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Re: informal survey - on spec philosophy

From: Tab Atkins Jr. <jackalmage@gmail.com>
Date: Mon, 26 Mar 2012 15:43:56 -0700
Message-ID: <CAAWBYDDeZGkrsnkR9NPtiwWdQjZ6Kk628Vy8w+p5T1=J_s4uNA@mail.gmail.com>
To: Glenn Adams <glenn@skynav.com>
Cc: WebApps WG <public-webapps@w3.org>
On Mon, Mar 26, 2012 at 1:40 PM, Glenn Adams <glenn@skynav.com> wrote:
> It has been stated to me that, at least for "open web platform standards",
> the following statement is true and is shared by the majority:
>
> "if it isn't written in the spec, it isn't allowed by the spec"
>
> I happen to disagree with the truth of this, based on my personal experience
> both with spec writing and with implementation/use of specs, but I would be
> curious to see who agrees with this idea or not.
>
> The case in point is an instance of a possible ambiguity in a spec because a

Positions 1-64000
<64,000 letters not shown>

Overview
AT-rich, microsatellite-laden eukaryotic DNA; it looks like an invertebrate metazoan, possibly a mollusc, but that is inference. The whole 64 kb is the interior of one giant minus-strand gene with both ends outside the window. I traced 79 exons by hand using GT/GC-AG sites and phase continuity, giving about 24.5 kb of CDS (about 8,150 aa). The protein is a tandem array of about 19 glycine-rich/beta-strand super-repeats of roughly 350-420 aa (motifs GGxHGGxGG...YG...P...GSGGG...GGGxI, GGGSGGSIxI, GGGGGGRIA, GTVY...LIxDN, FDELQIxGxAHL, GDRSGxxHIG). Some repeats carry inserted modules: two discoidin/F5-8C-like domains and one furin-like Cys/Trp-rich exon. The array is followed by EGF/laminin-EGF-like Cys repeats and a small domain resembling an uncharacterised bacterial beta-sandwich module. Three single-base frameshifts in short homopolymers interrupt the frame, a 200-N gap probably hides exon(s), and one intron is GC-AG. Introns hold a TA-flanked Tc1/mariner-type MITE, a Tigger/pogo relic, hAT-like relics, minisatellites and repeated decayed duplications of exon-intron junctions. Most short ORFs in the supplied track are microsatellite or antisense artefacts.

> particular assumption/convention is not documented; i.e., an assumption that
> something isn't allowed even though it isn't explicitly disallowed. While I
> agree it is, in general, impossible (or at least impractical) to document
> all disallowances, I do believe it is important to document important
> disallowances, particular when there are concerns raised about spec
> ambiguity.

The statement you quoted is more or less accurate.  Behavior that
isn't specced is almost certain to not be interoperable.  If the spec
is incomplete or unclear in some aspect, that's a spec bug, not an
opportunity for implementations to make up their own behavior based on
what the engineer thinks is reasonable at the time they're writing the
code.

~TJ
Received on Monday, 26 March 2012 22:44:45 GMT

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